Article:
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confirmed state of holiness and glory is not secured to them by trust or dependance on Christ, may be a reasonable enquiry; for all things in heaven and earth are said to be gathered together, and reconciled in him; Eph. i. 10. Col. i. 20. But this we are sure of, that not one of all the race of Adam hath been restored to the love of God, or raised to heaven, by their own works but all by faith. It is sovereign and glorious grace that has saved them all, and that by the gospel too, in the various editions of it, from the promise in Eden, till the full discovery of grace at the day of pentecost after the ascension of Christ.
O it is a pleasing entertainment of soul to send our thoughts forward to the last great day, or to send them upward to the courts of heaven and glory, and to hear how the millions of redeemed sinners shout and sing to the honour of divine grace? How all that happy world of believers assist the melody, and dwell upon the delightful sound. “ Not unto us, O God our Father, not unto us, but to thine own name, and to thy mercy be all our honours paid through the ages of eternity. We were a race of guilty and perishing rebels, who had sinned against thy majesty, and ruined our own souls : We lay upon the borders of death and hell without help, and without hope : We could do nothing to procure thy love, nor merit any thing by the best of our works: But thou hast called us to believe thy gospel, to trust in thy grace, and to lay down the arms of our rebellion, and to receive the blessings of salvation by faith : We have nothing to boast of, for we are mere receivers : Thou hast put forth thine almighty arm, and hast made thy gospel the instrument of thy power to save us ; and while we feel and taste the complete salvation, thy power and thy mercy shall have all the praise.
Not unto us, O Lord Jesus our Saviour, not unto us is any honour duc; but to thy condescending love; to thy compassion and death shall our honours be paid, and our acknowledgments made for help. We saw ourselves helpless, and were directed to thee for ever: We trusted in thee, and ihou hast saved us : it is thy sufferings that have procured our pardon; it is by faith in thy blood we find an atonement; it is through thy righteousness that we are justified and accepted of God, and made partakers of these heavenly glories that shine all around us. All our sacred comforts, our excellencies, and our joys are thine. Pride is hidden from our eyes for ever, and boasting is banished from all our tongues : It is thou hast fulfilled the law : it is thou hast suffered the curse ; it is thou hast purchased, and promised, and bestowed the blessing. We believed thy word, we received thy grace, and behold, we, dying sinners, are raised to life, and advanced to glory. There is not a soul of us but delights to join in these sublime anthems of worship; IVorthy is the Lamb that was slain to
receive power, and riches, and wisdom, and strength, and honour, and glory, and blessing: Blessing, and honour, and glory, and power be to him that sits upon the throne, and to the Lamb for ever.” Amen.
NOT by the laws of innocence Lord, I believe thy heavenly word,
None Excluded from Hope.
Rom. i. 16. The Gospel of Christ,-it is the power of God unto salvation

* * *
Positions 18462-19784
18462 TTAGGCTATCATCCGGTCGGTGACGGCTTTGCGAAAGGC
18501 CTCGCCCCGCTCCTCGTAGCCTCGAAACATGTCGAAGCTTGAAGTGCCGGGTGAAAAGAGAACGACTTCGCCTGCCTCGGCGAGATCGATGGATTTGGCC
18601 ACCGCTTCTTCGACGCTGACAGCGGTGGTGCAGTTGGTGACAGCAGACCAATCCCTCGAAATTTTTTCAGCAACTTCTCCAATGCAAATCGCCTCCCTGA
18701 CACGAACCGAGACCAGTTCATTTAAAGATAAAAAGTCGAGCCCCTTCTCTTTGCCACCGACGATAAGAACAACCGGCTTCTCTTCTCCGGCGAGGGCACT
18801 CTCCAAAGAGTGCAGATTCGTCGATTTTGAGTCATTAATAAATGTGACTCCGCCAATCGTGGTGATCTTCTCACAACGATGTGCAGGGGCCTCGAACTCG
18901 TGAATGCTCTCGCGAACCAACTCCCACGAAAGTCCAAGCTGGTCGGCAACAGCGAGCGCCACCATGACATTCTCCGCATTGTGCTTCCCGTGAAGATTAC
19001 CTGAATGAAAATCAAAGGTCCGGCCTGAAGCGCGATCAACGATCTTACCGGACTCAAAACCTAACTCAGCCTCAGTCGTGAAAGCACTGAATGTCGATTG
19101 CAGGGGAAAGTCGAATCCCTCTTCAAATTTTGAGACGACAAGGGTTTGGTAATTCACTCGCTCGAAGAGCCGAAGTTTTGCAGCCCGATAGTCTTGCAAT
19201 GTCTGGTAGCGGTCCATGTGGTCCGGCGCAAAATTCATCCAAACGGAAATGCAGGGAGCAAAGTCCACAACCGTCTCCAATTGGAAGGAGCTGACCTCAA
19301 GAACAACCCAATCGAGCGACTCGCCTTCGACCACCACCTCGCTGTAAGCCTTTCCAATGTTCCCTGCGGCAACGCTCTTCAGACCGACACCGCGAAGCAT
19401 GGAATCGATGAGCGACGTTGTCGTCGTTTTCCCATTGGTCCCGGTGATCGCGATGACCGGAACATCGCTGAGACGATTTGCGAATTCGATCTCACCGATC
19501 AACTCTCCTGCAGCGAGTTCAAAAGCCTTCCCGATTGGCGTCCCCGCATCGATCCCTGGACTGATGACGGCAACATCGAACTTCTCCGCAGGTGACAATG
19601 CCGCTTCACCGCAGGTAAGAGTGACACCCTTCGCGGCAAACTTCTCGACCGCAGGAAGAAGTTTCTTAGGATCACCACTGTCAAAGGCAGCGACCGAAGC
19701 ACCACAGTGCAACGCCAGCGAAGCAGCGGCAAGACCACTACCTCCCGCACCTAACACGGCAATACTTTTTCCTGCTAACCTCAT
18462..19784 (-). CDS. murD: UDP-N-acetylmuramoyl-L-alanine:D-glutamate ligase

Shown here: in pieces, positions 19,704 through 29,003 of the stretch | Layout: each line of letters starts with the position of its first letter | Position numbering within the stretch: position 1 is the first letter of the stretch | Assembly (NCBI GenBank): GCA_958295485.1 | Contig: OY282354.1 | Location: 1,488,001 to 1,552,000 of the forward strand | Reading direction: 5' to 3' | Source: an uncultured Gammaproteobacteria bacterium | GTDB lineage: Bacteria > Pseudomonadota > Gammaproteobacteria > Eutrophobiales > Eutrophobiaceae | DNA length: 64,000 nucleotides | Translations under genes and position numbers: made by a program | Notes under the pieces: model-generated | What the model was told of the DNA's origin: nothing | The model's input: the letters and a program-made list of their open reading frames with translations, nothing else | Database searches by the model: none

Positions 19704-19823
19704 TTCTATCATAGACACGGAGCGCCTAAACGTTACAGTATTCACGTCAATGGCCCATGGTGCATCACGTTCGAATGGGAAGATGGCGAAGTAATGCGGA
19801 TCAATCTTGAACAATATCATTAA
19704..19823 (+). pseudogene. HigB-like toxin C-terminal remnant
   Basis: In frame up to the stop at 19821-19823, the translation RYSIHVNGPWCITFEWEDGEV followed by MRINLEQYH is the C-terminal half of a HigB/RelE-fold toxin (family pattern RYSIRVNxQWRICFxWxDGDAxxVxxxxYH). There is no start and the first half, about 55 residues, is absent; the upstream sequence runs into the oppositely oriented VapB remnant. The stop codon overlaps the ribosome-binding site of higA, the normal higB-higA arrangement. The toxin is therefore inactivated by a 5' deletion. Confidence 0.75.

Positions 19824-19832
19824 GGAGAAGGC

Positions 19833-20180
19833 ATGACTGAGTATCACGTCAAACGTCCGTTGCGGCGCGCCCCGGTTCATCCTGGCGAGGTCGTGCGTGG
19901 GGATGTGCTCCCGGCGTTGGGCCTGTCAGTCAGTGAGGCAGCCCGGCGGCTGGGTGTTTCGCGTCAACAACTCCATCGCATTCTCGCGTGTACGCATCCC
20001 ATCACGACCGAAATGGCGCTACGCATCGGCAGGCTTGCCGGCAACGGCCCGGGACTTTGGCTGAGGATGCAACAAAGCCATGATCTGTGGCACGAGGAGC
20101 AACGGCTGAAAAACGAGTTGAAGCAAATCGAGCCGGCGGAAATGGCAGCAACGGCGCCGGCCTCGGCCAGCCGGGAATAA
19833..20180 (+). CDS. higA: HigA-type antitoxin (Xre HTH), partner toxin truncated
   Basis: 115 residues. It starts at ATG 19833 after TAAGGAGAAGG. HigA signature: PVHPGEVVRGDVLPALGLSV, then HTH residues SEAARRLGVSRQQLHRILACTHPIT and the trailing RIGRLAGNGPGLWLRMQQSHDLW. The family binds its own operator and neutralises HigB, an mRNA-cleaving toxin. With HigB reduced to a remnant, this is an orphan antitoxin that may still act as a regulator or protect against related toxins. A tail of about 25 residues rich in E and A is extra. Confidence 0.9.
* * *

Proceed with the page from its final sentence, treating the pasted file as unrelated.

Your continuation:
to every one that believeth, to the Jew first, and also to the Greek. We have seen the gospel of Christ vindicated in the former discourses on this text, and the glorious doctrines of it guarded against the various reproaches of an unbelieving world : We have heard what a powerful instrument it is in the hand of God for the salvation of perishing sinners. We have been taught the way to partake of this salvation, and that is by believing; and we have learned what influence our faith has in this sacred concernment. I proceed now to the last thing which I proposed, and that is to shew the wide extent of this blessing of the gospel; for it brings salvation to every one that believes, to the Jew first, and also to the Greek.
Where the word Greek is used in opposition to the Barbarian, as it is in the fourteenth verse before my text, it signifies the learned part of mankind, as distinguished from those that are unlearned; the Greeks being the most famous among the nations for wisdom, knowledge, or learning in that day : But when this same word stands in opposition to the Jew, as it does here in my text, then it includes all the heathen world, so that when the apostle says, the gospel brings salvation both to the Jew and the Greek, he shews the extent of this benefit to all mankind that hear and receive it.
It may be worth our while to spend a few hints upon the order in which the apostle représents the communication of this blessing, viz. to the Jew first, and then to the Greek or Gentile.
When he describes, in the second chapter of this epistle, the terms or conditions of the covenant of works, he sets mankind in the same order; he pronounces indignation and wrath upon every soul that doth evil
, of the Jew first, and also of the Gentile; but glory, honour and peace to every man that worketh good, to the Jew first, and also to the Gentile. So when he declares the blessings of the covenant of grace or the gospel, he brings the salvation first upon the Jews, and then upon the Gentile nations: And one reason of it may be this, that the Jews having been favoured with an earlier and more express discovery of the nature and will of God than the heathens, they seem to stand fairest for the participation of divine blessings and that, even by the law of works, if life and righteousness could have been obtained by it, as welí as by the covenant of grace, or law of faith. But if they abuse their knowledge, and their sacred advantages, to the neglect of God and godliness, faith and works, they justly fall under a more severe condemnation every way, because their guilt is greater.